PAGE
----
City officials are claiming Cuenca’s tram system is a rousing success two years after service began. They also admit that reaching one of its major goals, integration of service with municipal buses, remains elusive.
In a series of radio and television interviews this week, tram director Jorge Moscoso and other city officials have provided updates and statistics they say prove the tram’s success despite ongoing disagreements with bus owners.
According to Moscoso, the tram has provided 8,221,345 trips since it began service in September 2020. “We are also experiencing a consistent increase of ridership,” he said. “At the beginning of the year, average daily ridership was about 14,000. This week, the average is above 20,000.”
He added that the growth in ridership is especially noticeable during morning and afternoon rush hours, when passengers are going to and coming from work. “Most of our units operate at full capacity during peak hours, with standing room only in most of the cars,” he said. “We plan to increase frequency of service and additional units during these periods to accommodate the demand.”
Increased ridership means the tram’s operational deficit has dropped dramatically, Moscoso says, from an annual rate of more than $6 million a year ago to about $3.5 million today. He adds that the system will need to double ridership, to 40,000 or 42,000 a day, to reach a break-even point financially. “This will come with integration and we admit we are behind schedule with this,” he says.
According to Moscoso, the city is arranging funding to purchase a fleet of electric buses to connect the bus transfer hub on Av. Las Americas, near the Feria Libre market, to the tram. “Our goal is to have this in operation within a year but there are many details to work out.”
Among other issues to be resolved for bus and tram integration, is an agreement on a common electronic fare card system. Currently, the tram and buses have their own systems. Both the city and bus owners insist they should manage the unified system.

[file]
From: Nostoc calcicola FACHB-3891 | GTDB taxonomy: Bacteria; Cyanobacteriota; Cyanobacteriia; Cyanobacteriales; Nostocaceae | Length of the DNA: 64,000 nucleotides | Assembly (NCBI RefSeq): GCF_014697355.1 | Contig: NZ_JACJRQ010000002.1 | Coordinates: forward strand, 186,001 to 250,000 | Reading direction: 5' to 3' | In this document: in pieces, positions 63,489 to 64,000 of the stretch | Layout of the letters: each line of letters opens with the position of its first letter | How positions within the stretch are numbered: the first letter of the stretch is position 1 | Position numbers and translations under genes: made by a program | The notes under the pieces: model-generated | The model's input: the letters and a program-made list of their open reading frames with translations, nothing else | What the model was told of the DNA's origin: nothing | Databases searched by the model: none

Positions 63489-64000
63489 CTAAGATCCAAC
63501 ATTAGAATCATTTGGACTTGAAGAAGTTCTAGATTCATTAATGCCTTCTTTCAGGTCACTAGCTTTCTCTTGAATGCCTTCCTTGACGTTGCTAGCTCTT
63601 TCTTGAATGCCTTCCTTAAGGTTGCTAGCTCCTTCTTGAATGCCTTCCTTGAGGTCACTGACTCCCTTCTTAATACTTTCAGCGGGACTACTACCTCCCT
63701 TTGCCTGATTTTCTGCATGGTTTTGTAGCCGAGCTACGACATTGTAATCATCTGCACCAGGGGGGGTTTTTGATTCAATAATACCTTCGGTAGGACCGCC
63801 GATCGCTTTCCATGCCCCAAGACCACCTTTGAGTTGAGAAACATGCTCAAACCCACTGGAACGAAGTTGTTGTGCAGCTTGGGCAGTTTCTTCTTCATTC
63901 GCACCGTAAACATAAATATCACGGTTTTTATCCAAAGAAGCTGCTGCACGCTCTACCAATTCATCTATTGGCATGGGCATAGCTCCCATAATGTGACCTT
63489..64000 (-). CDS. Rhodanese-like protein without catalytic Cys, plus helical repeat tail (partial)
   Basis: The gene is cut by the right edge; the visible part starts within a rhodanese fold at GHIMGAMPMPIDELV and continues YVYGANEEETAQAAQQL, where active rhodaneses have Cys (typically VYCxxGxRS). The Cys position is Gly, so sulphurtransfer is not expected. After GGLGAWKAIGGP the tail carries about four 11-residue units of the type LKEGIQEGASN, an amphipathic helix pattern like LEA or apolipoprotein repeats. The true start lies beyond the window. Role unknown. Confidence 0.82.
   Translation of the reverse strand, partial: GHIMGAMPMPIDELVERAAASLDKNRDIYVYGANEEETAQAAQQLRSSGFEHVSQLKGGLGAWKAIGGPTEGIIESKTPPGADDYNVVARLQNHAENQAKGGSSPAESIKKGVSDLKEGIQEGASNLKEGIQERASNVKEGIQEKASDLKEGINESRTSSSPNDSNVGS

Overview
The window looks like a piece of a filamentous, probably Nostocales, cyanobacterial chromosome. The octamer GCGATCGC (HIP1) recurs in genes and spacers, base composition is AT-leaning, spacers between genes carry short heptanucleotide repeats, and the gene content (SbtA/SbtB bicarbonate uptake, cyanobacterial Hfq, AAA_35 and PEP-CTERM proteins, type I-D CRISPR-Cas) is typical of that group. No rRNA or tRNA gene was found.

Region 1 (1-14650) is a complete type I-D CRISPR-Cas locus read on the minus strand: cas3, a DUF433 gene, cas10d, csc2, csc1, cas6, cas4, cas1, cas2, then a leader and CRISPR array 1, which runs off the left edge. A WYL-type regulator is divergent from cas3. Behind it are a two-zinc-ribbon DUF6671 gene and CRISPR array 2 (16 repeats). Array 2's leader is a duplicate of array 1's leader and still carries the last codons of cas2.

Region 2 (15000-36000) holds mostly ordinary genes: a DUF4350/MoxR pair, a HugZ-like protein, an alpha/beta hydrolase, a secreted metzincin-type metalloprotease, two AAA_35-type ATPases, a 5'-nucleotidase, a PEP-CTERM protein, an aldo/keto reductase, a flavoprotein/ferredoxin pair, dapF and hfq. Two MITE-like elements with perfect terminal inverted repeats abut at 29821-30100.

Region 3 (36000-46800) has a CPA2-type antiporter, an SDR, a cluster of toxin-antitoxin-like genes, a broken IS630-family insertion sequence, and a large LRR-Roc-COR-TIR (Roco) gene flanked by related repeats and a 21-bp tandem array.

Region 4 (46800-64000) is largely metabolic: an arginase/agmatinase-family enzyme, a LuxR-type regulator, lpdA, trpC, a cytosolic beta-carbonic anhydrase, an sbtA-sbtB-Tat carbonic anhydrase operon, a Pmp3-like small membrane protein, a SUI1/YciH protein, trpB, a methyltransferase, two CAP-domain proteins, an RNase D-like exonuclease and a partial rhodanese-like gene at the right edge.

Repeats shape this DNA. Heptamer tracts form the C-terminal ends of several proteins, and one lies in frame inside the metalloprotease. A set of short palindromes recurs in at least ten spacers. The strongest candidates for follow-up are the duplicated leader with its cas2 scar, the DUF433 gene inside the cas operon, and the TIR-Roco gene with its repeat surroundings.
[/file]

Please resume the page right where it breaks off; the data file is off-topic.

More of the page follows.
“Bus owners invested $11 million in a card system with the understanding that it would serve both bus and tram riders,” says Diego Idrovo, president of the Chamber of Transport, which represents bus owners. “This was agreed to by the previous administration and the new administration wants to change it. The owners cannot afford to walk away from this investment unless we are reimbursed.”
Moscoso won’t comment on the controversy, only saying he expects to reach an agreement with bus owners in the near future. “Our intention is to have a common card, not just for buses and the tram, but for other municipal services, such as bicycle rental and public park services,” he says.
In a radio interview, Mayor Pedro Palacios emphasized the tram’s success. “Many people said it would never operate and that if it did, no one would ride it, and this has been proven wrong,” he said. “In passenger surveys this years, riders give the system 93% and 95% approval ratings. Compare this to 65% for the buses.”
Palacios added that the tram is the “world leader” in two operational categories. “Of all the similar systems in the world, we have the lowest rate of non-paying passengers, at 1.5%. We also have the lowest number of traffic accidents, per kilometer, of all tram systems,” he said. “We are proud of these facts.”
The mayor concedes that much work remains to reach integration with the buses. “We will miss this year’s deadline to combine the systems but we continue to work toward a resolution. I am hoping we can announce a solution by the end of the year.”